Russian academics have expressed alarm about sweeping legal amendments that propose government regulation over “educational activities”, fearing that the change could hit international collaboration, stop scholars making public lectures and podcasts and place the humanities under “ideological control”.
The country has grand plans to rebuild its university system after decades of stagnation and to launch five institutions into the world Top 100. But latest amendments to the country’s education law threaten to stamp out what a group of lawmakers claims is “negative foreign interference” in Russia by banning “false information” about the nation’s history and its cultural and religious traditions.
The amendments give government power to regulate and monitor “educational activities” — defined very broadly as “disseminating knowledge” outside of formal programmes. Exactly how the government would regulate educational activities is so far unclear. Critics say this vagueness is deliberate, giving the state arbitrary power, and the amendments could change before they come into force. They are currently awaiting a second reading in Russia’s parliament.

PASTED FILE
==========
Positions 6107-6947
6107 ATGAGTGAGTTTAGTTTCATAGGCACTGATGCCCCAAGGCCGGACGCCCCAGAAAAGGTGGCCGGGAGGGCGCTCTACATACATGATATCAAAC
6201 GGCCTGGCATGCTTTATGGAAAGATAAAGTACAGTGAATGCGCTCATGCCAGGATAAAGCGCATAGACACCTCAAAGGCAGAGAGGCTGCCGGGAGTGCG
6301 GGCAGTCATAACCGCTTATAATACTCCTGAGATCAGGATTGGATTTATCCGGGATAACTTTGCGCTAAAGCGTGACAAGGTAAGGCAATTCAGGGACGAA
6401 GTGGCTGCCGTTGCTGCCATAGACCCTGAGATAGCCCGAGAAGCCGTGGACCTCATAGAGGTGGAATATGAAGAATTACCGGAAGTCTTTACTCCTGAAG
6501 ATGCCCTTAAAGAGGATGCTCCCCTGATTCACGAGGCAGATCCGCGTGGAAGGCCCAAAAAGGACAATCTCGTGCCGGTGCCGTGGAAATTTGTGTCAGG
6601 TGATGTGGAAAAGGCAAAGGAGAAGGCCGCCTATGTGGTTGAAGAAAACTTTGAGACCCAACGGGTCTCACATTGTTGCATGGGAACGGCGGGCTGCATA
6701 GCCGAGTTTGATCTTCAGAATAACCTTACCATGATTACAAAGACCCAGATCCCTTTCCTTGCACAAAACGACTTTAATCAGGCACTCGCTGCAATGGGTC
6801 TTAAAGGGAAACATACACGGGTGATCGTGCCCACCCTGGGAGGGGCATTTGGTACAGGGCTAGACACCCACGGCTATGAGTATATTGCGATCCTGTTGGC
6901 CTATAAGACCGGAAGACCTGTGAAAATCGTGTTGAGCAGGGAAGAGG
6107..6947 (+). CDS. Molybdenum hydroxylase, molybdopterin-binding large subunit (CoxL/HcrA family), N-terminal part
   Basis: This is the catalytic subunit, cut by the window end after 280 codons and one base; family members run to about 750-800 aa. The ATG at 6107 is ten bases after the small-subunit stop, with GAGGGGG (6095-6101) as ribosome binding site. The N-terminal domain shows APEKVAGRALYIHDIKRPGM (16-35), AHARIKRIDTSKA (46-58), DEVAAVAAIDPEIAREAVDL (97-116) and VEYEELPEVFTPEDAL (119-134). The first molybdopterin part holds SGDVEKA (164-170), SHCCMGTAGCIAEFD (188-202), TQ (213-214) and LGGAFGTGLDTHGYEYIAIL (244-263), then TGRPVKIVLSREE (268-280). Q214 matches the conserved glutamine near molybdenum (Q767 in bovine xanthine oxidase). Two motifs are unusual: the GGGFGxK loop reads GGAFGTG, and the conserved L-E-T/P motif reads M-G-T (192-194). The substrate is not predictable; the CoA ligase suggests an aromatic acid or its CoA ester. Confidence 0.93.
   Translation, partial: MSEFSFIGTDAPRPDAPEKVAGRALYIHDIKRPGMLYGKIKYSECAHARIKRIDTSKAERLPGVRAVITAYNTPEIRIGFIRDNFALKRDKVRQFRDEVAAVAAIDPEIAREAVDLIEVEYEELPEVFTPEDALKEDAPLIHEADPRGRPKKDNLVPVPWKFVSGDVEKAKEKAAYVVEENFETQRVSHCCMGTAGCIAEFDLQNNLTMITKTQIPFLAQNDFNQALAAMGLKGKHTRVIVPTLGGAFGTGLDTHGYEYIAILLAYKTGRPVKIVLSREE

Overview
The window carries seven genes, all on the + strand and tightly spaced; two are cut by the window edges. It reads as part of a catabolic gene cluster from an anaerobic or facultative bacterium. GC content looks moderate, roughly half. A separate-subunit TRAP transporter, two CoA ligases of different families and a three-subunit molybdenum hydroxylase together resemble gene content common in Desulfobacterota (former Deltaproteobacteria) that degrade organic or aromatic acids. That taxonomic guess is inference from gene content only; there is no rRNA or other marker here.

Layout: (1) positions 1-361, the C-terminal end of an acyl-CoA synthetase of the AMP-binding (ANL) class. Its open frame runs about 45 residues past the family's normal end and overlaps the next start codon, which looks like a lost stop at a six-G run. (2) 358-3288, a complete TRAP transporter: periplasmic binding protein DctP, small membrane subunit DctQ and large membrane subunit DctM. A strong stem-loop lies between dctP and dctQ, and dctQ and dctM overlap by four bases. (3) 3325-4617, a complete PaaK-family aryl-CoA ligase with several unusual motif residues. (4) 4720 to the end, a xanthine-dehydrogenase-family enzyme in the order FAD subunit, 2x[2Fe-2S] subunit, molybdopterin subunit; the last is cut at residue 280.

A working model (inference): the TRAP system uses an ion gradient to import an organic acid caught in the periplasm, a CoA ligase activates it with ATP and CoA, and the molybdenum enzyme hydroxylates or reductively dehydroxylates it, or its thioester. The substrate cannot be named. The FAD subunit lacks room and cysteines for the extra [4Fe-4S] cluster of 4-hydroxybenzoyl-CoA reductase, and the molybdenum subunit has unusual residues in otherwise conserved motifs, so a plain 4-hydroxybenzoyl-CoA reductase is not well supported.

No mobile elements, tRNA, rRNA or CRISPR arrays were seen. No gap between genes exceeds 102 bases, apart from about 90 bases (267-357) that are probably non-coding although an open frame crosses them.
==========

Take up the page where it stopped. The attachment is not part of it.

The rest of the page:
But the legislators behind the amendments, who come largely from the ruling United Russia party, have made it no secret that they are seeking tighter state control. “Anti-Russian forces” are fomenting a “wide range of propaganda activities” among pupils and students, they write in an explanatory note to the amendments. The aim of those activities, they continue, is “discrediting state policy pursued in the Russian Federation” as well as “revising history” and “undermining the constitutional order”. Their proposed changes would empower the government to “coordinate” international educational cooperation, and realise the “potential” of educational organisations to disseminate “the achievements of national science and culture”.
“This law is attacking not only independent educational projects and all NGO education activities, but the universities as well,” says Dmitry Dubrovsky, a researcher on academic freedom in Russia at the St. Petersburg-based Centre for Independent Social Research. “All international cooperation and exchange programmes, following this law, have to be approved by (a) special body of the government.”
Academic groups in Russia have reacted with horror to the proposals. The July 1 Club, an association of scholars, has warned that the changes would put academia, and the humanities in particular, under “strict ideological control” of the government. Members of another group of academics and science communicators have already declared that they will not comply with the law, and will refuse to apply for licences to speak publicly about academic work.
(Excerpted and adapted from Times Higher Education and The Economist)
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